Fragments, Part Four

Part One
Part Two
Part Three

We went directly from the hospital to our house – a five minute drive at six o’clock on a Sunday morning – so I know it didn’t last long.  But my emotional memory of our car ride and walk into the house  seemed like when, by sheer force or mind, you will the last dregs of honey from the bottom of the jar and into your measuring cup. It dragged o.. n…. i..n…. s..l..o..w…. m..o..t..i..o..n, and I felt like I stumbled through those moments trying to find some equilibrium.  My parents, living two doors down, had agreed to meet us at our house, but thinking we had gone to a more distant hospital, they had to rush over once we got home.  I remember looking out my entryway window and watching my mother, silhouetted by the rising sun, racing across the sidewalk and up the walk.  My father followed close behind.

I can’t remember the order of the things we discussed.  They quite obviously didn’t know what to ask, and one of the first things I think we discussed was what happened.  Much of this series of blog posts will probably be news to them, because in that moment I could only utter the simplest words.  I couldn’t find the heartbeat.  I tried, but couldn’t find it, so we went to the hospital, and they couldn’t find it, either. My father, a big, powerful, “in control” preacher pressed his forehead into my living room wall and choked up.”Why, God, why?  We don’t understand!”  That image of him bringing his anguish to God is indelibly engraved on my heart and did more to preserve my faith than almost anything else.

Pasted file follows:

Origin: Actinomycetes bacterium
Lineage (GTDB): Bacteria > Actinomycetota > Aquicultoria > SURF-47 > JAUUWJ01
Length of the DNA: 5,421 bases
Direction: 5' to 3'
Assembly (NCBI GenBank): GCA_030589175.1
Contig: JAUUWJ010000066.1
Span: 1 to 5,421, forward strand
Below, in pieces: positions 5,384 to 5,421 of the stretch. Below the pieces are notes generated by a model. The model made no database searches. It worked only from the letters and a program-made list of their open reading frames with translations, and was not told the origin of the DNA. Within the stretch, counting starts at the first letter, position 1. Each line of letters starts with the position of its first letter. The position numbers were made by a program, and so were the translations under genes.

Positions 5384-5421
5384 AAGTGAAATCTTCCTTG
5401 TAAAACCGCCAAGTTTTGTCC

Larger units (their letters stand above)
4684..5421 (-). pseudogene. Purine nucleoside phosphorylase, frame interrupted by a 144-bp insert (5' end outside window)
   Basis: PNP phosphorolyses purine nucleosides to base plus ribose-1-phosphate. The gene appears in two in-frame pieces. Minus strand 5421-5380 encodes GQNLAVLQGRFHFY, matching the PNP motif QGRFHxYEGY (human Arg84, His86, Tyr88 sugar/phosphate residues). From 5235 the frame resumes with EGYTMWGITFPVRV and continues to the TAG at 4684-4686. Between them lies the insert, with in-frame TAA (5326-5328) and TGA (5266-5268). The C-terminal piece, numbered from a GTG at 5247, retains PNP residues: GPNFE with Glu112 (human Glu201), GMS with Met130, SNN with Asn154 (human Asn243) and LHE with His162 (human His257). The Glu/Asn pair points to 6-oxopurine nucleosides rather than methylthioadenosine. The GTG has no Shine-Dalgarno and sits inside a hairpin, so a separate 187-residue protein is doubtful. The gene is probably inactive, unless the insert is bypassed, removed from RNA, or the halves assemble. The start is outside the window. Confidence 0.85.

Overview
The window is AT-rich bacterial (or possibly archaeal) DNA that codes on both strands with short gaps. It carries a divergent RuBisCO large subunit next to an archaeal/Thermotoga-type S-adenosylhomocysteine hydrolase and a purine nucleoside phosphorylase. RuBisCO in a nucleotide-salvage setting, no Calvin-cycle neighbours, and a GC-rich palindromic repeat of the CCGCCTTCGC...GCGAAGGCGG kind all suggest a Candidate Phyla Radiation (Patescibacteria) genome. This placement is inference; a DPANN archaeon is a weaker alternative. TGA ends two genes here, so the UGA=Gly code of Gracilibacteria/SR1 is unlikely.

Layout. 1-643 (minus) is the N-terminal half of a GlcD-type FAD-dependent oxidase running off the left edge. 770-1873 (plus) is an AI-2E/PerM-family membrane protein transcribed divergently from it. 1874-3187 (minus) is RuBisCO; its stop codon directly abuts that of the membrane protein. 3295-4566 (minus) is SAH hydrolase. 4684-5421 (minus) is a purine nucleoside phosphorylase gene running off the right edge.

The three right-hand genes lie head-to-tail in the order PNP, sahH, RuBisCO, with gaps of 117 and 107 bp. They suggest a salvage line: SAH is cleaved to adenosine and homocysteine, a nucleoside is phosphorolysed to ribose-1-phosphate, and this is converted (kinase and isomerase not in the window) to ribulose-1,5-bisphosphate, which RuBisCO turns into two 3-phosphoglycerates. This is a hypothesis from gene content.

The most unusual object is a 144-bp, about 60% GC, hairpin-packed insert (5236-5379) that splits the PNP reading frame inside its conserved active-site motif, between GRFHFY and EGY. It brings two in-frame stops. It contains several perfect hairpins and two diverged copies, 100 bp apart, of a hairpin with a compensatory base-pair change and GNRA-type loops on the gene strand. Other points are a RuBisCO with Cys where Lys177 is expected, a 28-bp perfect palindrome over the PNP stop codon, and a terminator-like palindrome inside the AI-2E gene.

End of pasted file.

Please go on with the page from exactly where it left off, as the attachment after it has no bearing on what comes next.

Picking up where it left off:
Gabe, now delirious from lack of sleep, tooled about in the way only a confused, overtired five-year-old can.  “Grandma!” He exclaimed with a smile on his face.  “We can take back those shirts!  We don’t need them anymore!  The baby died so we can take them back and get our money!”  Having heard it once before at the hospital I was prepared, but it was clear his frankness caught my parents by surprise, and I wished I could have gotten to them first to prepare them for his state of mind.